Weekly Hot Topic: Goodbye, Insomnia. Hello, Dr. Sheets.

Updated: Jun 22

A note before we dive in. ** Thank you. ** Thank you to the men and women continuing to show up for work every day to keep our food on the table, packages on our doorsteps, public transport running, and more. You are heroes.

Special thanks to the healthcare workers who put the public's needs above their own.

While you are serving on the frontlines, we promise to do what we can to keep our country & communities healthy while you're fighting the good fight, starting with free remote OB/GYN care to any woman in need. 

Image via Giphy

GOODBYE INSOMNIA. HELLO, DR. SHEETS.


Growing up, our mother had a term for the miracle worker who showed up at night with her magical way of making everything better: Dr. Sheets, aka a good night's sleep.

Not only is sleep integral to our emotional, physical and mental health, it's a powerful immune strengthener – something we could all use right now.

Alas, Dr. Sheets disappears from a woman's life just when she needs it most: fluctuating hormones during menopause disrupt most women's sleep cycle for the worse, with roughly 60% of post-menopausal women reporting insomnia. Add the high intensity COVID-19 stress of late, it's no wonder women across the country are lying awake in bed for hours on end (including yours truly). Read on to understand the biology behind four important contributors to your sleep quality & actionable tips to invite Dr. Sheets back into your life.

Photo credit: Mark Chaves

Thermoregulation, i.e. body temperature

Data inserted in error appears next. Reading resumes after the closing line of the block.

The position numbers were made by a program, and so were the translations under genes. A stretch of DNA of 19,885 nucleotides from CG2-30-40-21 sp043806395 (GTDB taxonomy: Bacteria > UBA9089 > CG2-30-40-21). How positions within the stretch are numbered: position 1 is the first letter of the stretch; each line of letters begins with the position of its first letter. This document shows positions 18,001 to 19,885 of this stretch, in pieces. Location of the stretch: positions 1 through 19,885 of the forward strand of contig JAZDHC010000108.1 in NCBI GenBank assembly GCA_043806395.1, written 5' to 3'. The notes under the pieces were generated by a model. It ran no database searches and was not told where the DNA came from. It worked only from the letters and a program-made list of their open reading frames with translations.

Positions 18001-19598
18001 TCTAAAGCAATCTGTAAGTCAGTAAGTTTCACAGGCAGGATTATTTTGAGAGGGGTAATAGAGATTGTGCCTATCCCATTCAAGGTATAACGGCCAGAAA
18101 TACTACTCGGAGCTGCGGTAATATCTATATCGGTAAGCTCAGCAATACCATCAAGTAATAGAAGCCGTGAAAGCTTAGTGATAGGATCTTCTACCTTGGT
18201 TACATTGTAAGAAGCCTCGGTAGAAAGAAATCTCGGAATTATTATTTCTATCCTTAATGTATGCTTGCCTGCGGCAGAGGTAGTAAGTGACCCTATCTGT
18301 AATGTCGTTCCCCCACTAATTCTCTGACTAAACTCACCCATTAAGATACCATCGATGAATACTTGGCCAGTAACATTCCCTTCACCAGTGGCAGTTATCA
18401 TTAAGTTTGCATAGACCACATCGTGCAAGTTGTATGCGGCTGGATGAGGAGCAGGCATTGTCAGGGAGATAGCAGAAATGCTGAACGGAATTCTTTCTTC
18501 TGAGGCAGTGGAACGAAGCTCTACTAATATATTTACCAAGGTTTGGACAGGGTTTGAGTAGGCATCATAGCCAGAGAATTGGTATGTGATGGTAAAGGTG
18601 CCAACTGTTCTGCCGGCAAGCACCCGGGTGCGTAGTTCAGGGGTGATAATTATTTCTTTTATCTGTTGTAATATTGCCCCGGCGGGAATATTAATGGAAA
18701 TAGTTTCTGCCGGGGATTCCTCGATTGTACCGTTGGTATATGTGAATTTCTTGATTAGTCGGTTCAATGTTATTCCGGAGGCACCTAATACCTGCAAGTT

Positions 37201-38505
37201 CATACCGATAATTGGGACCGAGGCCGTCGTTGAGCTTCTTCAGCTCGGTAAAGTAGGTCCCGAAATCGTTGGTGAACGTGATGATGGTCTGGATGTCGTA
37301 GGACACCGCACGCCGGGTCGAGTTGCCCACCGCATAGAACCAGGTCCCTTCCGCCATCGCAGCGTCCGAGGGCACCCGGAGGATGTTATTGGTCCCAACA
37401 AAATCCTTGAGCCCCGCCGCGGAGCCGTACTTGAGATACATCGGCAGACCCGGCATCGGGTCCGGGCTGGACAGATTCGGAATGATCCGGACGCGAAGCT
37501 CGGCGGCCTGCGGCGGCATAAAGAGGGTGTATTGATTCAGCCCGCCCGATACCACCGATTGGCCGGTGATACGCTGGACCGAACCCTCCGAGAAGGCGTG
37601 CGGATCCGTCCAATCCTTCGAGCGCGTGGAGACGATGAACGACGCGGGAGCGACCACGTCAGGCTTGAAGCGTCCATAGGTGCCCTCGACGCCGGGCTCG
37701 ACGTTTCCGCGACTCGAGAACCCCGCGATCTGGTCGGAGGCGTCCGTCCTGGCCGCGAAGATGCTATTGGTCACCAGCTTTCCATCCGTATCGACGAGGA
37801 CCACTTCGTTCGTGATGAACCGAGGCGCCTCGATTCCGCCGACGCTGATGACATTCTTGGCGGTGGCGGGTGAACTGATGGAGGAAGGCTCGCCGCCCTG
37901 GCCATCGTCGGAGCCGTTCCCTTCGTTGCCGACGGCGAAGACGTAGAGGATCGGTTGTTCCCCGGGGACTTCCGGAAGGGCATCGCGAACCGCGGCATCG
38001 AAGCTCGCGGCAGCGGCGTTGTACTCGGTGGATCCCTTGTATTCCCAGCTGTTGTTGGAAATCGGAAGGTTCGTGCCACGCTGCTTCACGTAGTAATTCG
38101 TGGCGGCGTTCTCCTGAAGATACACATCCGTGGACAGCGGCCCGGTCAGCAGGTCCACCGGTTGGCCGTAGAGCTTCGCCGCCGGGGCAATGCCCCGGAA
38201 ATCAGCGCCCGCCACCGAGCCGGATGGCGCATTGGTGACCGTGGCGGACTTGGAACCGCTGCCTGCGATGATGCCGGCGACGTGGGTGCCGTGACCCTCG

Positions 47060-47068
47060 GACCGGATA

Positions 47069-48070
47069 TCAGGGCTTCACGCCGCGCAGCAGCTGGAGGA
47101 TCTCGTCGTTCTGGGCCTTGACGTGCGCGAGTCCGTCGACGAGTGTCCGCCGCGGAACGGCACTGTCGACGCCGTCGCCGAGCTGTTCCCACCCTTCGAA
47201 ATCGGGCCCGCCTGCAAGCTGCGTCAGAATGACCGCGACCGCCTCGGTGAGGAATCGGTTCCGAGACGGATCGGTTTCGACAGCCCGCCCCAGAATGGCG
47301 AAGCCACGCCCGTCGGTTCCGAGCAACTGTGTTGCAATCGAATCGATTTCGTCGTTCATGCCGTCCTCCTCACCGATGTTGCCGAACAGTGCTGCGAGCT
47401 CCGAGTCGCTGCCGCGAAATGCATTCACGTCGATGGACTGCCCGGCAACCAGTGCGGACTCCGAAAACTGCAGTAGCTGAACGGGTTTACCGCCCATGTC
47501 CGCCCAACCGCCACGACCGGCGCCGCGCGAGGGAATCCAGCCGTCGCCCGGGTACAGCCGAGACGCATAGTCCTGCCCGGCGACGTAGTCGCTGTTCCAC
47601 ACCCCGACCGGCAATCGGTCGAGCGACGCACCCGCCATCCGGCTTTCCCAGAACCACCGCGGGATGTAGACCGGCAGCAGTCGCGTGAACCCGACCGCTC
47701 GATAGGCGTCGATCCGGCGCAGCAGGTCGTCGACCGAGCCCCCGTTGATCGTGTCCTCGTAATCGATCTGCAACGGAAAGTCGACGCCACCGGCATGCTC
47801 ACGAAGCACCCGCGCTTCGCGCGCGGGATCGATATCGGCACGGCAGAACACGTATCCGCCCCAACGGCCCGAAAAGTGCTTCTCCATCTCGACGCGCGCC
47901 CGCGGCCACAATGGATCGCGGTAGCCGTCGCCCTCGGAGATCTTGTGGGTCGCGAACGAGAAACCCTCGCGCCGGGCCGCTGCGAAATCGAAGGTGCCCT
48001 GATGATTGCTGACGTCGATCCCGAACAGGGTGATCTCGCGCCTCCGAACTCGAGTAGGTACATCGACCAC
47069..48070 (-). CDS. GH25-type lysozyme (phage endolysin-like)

Dropping body temperature (typically 1-2 degrees) is one evening cue your body sends to your internal clock that it’s time to sleep. 

  • Take a quick shower or bath within one hour of bedtime to warm your body up (and eventually cool down).

  • Set your bedroom temperature to ~62 degrees – the optimal temperature according to sleep scientists.


Cortisol & stress

Chronic under-sleeping raises cortisol levels (a stress-hormone), which in turn causes us to wake up more often. It's a vicious circle of fight or flight unless we cultivate stress management tools.


Declining estrogen

With 100 estrogen receptors in our body, declining estrogen levels during menopause cause everything from the dreaded night sweats to snoring. Yes, snoring.





Device interference 

While our devices serve as an incredible tool of connectivity & entertainment during isolation, they emit blue light which impact's our body's melatonin production & circadian rhythms, potentially by hours. 


WHAT ELSE WE'RE READING


KEEP CALM AND ELEKTRA ON...



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